"Hoosiers" takes the tale of one small-town team and transforms it into an unforgettable story of determination and teamwork. How much do you know about this famous basketball film?
For more than 150 years, the word "Hoosiers" has been embraced by Indiana natives as an all-encompassing term for locals. No one has a definitive story for the word's origins or even its exact meaning, but it is often used with pride.
The film definitely falls into the category of "80s classics." It was released in 1986 to great fanfare.
Hackman plays Norman Dale, a character who is driven to succeed but has many personal failings that have cost him greatly in life.
Dale's violent nature took hold of him, and he struck one of his college players. The incident blacklisted him from coaching major teams and left him as the head coach of a small high school squad.
The story is inspired (loosely) by Milan High School, which in 1954 became the smallest single-class team ever to win the Indiana state basketball championship. The school's entire enrollment was only about 160 students.
Dale decides to close practices to the public. In a small town where people loved to attend practices, his decision ignited a furious response.
Dennis Hopper, ever the loose cannon, plays Shooter Fletch, the former star athlete turned town drunk. His insights help Norman Dale assemble Hickory into a functioning team.
The first cut of "Hoosiers" was nearly three hours long, and the studio refused to release it to theaters in such a long format. It was eventually trimmed to 114 minutes and sacrificed much of the film's love story.
Dale is an emotionally unstable man who continues to struggle with his temper. In lashing out at the referees, he finds himself ejected from multiple games.
Hopper looked drunk but he wasn't. Just before the scene, he spun quickly in circles to make himself dizzy, and the resulting effect really did make him seem intoxicated.
David Anspaugh was the movie's director. He also has credits for productions such as "Rudy" and "Fresh Horses."
Hackman was less than awed by Anspaugh, who had never before directed a Hollywood feature. He spent many scenes just trying to get under the director's skin.
Hackman's performance is so definitive that it's hard to see anyone else as Norman Dale. But Jack Nicholson was actually the first choice. Scheduling conflicts meant that he couldn't accept the role.
Hopper had just given up drinking in real life. He was reluctant to jump into a movie in which his character had serious substance abuse problems.
The movie's budget weighed in at around $6 million, and it made plenty of money by grossing nearly $30 million at box offices. It's a popular movie on DVD and streaming, too.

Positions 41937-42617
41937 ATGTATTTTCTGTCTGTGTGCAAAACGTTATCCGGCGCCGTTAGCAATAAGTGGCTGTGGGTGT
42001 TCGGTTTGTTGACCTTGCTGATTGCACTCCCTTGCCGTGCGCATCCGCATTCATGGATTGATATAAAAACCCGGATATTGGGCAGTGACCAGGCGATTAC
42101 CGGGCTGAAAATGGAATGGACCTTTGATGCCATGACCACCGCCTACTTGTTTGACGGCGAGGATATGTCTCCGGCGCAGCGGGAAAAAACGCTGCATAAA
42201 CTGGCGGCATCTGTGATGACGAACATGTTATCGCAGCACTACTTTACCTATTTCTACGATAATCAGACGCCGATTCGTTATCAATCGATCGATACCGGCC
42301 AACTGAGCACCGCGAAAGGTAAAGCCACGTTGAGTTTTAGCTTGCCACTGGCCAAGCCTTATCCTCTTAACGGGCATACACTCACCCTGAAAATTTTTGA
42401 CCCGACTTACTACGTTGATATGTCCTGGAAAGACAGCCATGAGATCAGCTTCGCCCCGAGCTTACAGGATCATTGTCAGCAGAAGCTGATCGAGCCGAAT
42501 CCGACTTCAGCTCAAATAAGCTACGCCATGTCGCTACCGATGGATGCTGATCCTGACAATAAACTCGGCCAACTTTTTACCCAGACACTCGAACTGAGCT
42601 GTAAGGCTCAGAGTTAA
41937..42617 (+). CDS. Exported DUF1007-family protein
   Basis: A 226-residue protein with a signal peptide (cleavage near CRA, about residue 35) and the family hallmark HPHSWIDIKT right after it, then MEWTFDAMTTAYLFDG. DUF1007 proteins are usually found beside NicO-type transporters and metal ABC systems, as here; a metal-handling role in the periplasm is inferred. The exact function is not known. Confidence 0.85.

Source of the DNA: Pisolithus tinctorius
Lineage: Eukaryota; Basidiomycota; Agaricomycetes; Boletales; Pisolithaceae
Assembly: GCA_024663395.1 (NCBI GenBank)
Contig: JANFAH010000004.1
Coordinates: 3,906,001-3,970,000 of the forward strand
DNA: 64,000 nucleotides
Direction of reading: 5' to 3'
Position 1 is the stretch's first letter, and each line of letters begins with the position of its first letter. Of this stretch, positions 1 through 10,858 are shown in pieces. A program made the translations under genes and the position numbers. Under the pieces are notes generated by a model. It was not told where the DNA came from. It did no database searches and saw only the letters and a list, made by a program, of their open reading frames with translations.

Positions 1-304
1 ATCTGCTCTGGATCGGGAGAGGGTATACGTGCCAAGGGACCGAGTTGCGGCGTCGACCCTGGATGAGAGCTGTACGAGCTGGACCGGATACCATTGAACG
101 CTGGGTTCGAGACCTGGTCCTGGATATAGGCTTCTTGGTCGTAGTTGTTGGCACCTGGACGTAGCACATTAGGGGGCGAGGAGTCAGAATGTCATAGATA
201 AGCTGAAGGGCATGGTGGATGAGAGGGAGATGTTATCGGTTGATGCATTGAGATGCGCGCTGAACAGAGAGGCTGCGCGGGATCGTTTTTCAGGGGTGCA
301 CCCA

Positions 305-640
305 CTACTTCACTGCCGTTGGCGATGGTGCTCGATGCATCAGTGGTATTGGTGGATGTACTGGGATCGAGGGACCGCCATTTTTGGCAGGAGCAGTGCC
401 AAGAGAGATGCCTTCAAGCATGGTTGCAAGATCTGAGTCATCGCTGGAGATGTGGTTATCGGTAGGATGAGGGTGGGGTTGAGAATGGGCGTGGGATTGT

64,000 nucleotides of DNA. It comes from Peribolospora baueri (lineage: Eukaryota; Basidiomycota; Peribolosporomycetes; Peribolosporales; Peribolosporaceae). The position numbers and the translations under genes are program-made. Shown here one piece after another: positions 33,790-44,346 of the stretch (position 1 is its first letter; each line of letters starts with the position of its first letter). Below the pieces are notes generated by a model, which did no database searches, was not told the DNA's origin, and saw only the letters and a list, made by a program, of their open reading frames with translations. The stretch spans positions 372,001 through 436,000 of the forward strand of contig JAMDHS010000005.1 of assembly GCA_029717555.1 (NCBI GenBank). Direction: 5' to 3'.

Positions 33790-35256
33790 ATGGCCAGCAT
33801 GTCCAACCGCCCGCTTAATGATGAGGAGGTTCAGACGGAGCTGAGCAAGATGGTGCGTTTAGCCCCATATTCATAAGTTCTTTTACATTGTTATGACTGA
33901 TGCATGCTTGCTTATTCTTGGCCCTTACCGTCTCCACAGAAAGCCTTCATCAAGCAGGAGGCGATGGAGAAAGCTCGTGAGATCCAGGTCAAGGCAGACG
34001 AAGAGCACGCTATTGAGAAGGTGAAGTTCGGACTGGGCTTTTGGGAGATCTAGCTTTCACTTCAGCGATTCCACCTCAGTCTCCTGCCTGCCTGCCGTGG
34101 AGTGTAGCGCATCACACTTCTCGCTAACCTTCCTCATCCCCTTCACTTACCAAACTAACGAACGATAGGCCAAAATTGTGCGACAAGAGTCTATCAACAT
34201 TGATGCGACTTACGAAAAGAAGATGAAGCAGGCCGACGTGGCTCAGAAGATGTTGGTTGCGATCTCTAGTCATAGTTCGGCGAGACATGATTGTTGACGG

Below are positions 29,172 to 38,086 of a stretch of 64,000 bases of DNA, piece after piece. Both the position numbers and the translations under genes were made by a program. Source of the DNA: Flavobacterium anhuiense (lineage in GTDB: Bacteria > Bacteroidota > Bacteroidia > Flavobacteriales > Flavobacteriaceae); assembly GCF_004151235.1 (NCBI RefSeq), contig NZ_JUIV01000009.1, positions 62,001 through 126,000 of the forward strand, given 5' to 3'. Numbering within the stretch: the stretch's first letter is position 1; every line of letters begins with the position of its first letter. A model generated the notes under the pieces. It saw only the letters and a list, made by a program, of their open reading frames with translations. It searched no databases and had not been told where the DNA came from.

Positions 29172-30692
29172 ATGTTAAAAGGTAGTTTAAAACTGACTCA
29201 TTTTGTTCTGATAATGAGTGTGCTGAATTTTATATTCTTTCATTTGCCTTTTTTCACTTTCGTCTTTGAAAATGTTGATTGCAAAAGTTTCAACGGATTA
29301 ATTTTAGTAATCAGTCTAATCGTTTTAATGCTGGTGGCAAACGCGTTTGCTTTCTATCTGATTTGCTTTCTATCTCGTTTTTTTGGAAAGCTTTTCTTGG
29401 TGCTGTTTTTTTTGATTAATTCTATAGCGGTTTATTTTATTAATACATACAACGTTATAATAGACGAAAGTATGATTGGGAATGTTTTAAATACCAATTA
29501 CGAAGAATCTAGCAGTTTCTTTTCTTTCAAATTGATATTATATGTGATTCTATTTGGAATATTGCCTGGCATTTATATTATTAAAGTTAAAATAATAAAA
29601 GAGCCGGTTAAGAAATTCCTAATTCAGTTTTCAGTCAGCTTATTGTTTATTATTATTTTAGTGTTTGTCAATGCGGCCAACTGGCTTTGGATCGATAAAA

Seven of the eight boys were from Indiana. Their genuine Hooser appeal added a dose of realism to the movie's story.
Hackman was notoriously unstable on set, and he was convinced that the movie was going to bomb. He told Hopper that their careers in acting were over.
Norman implements a "four-pass" rule. The players are supposed to pass the ball at least four times before anyone shoots. The young players roll their eyes at Norman's dictatorial approach.
Bobby Knight is the volatile man who became famous for his red-faced tirades at Indiana. The movie's director attended Indiana and was very familiar with Knight's angry ways.
Fleener wants nothing to do with Norman and wants him to stay away from Jimmy Chitwood, the town's best player, who is emotionally troubled.
Norman respects Myra's passion for Jimmy's well-being and decides to leave the boy alone. In the end, Myra encourages Jimmy to join the team, and the effects are immediate.
Hopper, with his careening, unstable performance as Shooter, was nominated for best actor in a supporting role. He didn't win.
Norman knew Shooter would have to step up sometime, not just for the team, but for himself. Norman purposely gets ejected, forcing Shooter to coach the rest of the game, which Hickory won.
The film shot on location in Indiana. A town named Knightstown stepped into the role of Hickory, and the gym where many scenes were shot still stands.
The film made money and is considered to be one of the best sports flicks ever made. It was nominated for best soundtrack ... but didn't win.
Even after repeated public pleas, the producers couldn’t persuade people to serve as extras in the grandstands. They finally had to set up a convoluted scheme involving games between actual high school teams to get enough people to show up and cheer.
Valainis couldn't even make his own high school team, but he gained huge fame by making the shot of a lifetime in "Hoosiers." The movie turned out to be his only real big-screen performance.
Hackman was sure the movie was going to be terrible, so he insisted on seeing it before redoing some of his lines. In the end, he was floored by how well the movie came together.
The title game was in fact shot in the same building that witnessed the real-life, shocking victory by Milan High School. It is Butler University's Hinkle Fieldhouse.
Milan High School beat Muncie Central in a defensive battle, 32 to 30. Just as in the movie, Milan's star player had a terrible game but hit the game-winning jumper as time expired.